Taxotere Hair Loss Lawsuit

Impermanent hair loss is a well-known result of chemotherapy treatment. Though, thousands of women who have been treated with Taxotere or docetaxel report little to no hair regrowth, or non-uniform, irregular, hair regrowth, as long as six months to several years after their last chemotherapy treatment – at which time a dermatologist may identify permanent alopecia.

With or without a Taxotere alopecia diagnosis, women suffering from permanent hair loss after breast cancer chemo with Taxotere report complete baldness, bald spots, or thinning on the crown of the head, similar to male pattern baldness. To know more about taxotere, you can also consult taxotere hair loss lawsuit.

Taxotere hair loss may also consist of thinning or bald spots on the sides of the head, a receding hairline, or a drastic change in hair’s thickness. Some breast cancer survivors have reported the loss of all body hair as a result of Taxotere, containing eyelashes and eyebrows.

According to the lawsuits, Taxotere creator Sanofi-Aventis knew as early as 2005 that the drug may cause permanent alopecia in as many as 9.2% of Taxotere patients, and purposely withheld this information from the medical community and the public.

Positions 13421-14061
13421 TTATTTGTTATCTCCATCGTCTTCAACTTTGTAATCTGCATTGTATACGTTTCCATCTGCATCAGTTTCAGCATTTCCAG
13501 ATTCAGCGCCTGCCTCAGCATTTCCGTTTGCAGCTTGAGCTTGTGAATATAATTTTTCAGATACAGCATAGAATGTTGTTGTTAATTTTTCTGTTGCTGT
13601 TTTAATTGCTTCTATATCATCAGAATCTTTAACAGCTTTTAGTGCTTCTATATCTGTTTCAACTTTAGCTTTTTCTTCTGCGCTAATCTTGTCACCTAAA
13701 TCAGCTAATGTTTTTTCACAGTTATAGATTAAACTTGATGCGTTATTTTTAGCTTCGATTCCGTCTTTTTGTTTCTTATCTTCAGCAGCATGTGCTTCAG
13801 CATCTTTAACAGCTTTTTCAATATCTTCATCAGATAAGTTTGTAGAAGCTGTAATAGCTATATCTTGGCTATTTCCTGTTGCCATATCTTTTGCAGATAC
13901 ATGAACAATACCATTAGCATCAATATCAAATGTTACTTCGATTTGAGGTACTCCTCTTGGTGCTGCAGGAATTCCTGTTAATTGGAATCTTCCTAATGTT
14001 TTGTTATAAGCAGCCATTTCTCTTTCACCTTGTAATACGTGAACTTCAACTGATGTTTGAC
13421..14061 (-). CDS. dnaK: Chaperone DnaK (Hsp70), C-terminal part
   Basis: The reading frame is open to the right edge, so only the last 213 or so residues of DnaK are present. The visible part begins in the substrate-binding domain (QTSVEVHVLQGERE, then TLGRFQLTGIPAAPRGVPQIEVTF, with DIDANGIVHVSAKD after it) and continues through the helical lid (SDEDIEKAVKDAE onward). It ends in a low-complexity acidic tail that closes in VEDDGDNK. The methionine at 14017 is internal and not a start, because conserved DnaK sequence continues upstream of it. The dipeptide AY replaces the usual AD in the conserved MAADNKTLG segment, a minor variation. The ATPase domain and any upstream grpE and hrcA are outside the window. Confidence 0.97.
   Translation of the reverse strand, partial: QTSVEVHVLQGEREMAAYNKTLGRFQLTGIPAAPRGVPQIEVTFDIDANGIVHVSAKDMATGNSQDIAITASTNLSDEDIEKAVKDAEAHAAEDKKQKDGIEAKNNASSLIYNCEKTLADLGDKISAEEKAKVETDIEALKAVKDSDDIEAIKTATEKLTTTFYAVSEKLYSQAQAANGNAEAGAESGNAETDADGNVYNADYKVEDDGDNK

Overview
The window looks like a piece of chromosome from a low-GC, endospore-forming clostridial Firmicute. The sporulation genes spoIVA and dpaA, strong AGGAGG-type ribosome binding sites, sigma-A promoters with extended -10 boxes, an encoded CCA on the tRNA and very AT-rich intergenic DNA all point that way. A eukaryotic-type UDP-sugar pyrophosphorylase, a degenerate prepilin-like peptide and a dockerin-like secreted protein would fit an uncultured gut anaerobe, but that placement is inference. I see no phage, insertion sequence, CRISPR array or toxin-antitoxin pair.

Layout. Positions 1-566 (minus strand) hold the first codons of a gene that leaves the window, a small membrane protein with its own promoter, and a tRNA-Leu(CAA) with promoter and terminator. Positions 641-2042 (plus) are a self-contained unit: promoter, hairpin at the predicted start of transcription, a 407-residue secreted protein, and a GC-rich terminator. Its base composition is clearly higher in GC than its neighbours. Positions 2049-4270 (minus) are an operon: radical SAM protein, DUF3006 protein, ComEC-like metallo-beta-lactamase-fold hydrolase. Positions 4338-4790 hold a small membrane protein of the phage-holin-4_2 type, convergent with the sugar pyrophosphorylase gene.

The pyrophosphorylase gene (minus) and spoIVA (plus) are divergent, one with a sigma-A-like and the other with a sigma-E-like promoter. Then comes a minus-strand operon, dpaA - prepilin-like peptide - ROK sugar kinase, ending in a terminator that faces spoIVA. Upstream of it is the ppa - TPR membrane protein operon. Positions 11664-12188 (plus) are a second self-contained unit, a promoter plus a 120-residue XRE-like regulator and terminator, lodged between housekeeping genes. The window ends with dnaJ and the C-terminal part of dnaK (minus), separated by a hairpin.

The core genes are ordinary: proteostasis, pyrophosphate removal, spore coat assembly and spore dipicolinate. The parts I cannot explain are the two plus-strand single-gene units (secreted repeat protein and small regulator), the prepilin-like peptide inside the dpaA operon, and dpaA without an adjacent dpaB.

Hattie Carson was one of the first applicants to file a claim against Sanofi for failing to warn physicians or patients about the true risks of permanent or long-term alopecia. Other claims contain design and manufacturing defects, negligence, breach of express and implied warranty, and fraudulent misrepresentation.

Carson’s complaint, filed on January 22, 2016, claims that Sanofi misled the public about its risk of enduring alopecia, describing it as a “disfiguring condition, especially for women,” and that the company should have known that these risks were “far greater than with other products existing to treat the same condition.”

Her complaint seeks damages for the following injuries:

  • Past and future medical expenses
  • Psychological counseling and therapy expenses
  • Past and future loss of earnings
  • Past and future loss and impairment of earning capacity
  • Permanent disfigurement including permanent alopecia
  • Mental anguish
  • Severe and debilitating emotional distress
  • Increased risk of future harm
  • Past, present, and future physical and mental pain, suffering, and discomfort
  • Past, present, and future loss and impairment of the quality and enjoyment of life